Two recent District Court decisions provide IP practitioners with guidance about royalty base in patent damages calculations.
Last week, in Inventio AG v. Thyssenkrupp Elevator Americas Corp., et. al., 1-08-cv-00874 (D. Del. Dec. 13, 2013), Judge Andrews denied defendants’ motion for summary judgment and motion to strike that plaintiff improperly calculated damages. The defendants argued that plaintiff’s expert incorrectly included revenue from defendants’ service contracts in the damages calculation. However, the court determined that the expert relied on the service contracts to increase the royalty rate not the base. Thus, the court denied the motion. This case provides support that revenue generated outside of the royalty base can still be used to increase the royalty rate, thus potentially achieving higher damages.
In contrast, in Rembrandt Social Media, LP v. Facebook, Inc., 1:13-cv-158 (E.D. Va. Dec. 3, 2013), Judge Ellis excluded plaintiff’s damages expert, and discussed the relationship between the entire market value rule, apportionment, and the smallest saleable unit. The opinion, though, did not start out on a high note for the defendant. The court first rejected defendant’s entire market value rule argument because plaintiff’s expert performed two apportionments on the revenue (rather than use the entire revenue stream). However, this was not sufficient to survive defendant’s other argument: that the apportioned revenue did not represent the allegedly infringing features. Plaintiff argued that its expert had apportioned down to the smallest saleable unit, thus making any further apportionment unnecessary. Citing Federal Circuit precedent, the court found further apportionment is required even if the smallest saleable unit has already been identified to ensure the damages awarded are for the infringing (not non-infringing) features.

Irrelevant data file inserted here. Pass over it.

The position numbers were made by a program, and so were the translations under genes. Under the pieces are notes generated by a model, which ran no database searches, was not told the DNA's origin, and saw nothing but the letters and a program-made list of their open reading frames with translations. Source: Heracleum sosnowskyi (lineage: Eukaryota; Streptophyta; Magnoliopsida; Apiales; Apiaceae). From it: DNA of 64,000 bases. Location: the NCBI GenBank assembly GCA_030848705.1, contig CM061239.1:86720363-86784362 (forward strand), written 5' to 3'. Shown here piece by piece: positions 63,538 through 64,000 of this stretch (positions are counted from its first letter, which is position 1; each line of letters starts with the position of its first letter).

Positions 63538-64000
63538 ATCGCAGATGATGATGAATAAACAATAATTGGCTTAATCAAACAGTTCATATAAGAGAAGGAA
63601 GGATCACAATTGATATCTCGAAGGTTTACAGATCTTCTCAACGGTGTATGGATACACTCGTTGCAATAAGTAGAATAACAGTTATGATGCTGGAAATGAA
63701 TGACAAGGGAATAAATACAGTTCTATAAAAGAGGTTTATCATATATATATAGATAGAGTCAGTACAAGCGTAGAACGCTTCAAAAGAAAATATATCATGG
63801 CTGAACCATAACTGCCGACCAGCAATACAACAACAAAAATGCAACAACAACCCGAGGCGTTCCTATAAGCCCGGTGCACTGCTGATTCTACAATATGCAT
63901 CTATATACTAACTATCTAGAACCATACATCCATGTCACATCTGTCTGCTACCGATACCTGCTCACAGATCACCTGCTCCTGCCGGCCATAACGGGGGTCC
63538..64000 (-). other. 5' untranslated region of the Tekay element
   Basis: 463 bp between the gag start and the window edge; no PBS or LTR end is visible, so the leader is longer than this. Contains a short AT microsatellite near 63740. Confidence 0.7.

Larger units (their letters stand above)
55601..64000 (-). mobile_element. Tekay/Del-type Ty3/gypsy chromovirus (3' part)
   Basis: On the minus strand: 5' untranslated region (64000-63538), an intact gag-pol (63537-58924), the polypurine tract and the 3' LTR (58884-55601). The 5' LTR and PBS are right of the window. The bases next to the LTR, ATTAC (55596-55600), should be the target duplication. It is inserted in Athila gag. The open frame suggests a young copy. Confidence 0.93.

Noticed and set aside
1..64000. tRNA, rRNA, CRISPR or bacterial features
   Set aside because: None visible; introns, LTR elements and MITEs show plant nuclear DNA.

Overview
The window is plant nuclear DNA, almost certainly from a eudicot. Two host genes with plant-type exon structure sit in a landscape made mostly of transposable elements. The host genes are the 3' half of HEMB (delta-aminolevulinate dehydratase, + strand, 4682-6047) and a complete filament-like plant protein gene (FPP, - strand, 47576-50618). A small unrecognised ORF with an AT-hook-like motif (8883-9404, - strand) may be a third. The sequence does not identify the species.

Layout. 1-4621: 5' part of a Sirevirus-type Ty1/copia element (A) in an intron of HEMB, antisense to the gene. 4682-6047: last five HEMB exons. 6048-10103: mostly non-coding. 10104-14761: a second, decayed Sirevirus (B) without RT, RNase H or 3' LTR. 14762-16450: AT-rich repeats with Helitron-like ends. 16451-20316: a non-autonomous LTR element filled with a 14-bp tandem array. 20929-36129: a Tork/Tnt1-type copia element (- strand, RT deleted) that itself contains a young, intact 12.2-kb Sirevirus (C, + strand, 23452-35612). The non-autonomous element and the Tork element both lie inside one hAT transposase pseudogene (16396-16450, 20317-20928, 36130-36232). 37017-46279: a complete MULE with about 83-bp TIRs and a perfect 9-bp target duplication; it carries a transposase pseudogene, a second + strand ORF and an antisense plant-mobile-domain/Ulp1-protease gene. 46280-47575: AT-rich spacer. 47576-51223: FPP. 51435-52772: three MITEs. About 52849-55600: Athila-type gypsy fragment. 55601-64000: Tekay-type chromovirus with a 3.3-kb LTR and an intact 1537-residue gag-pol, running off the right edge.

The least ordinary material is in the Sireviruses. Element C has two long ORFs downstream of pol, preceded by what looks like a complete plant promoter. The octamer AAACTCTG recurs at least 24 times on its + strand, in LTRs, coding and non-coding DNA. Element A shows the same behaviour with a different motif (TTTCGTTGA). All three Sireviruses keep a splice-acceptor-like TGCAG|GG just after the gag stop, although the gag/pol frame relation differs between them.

This case especially highlights that the patentee and damages expert must continually slice (or apportion) the royalty base and compare the result to the infringing features to eventually converge upon the proper damages amount. Failing to do so could result in the expert’s opinions being excluded.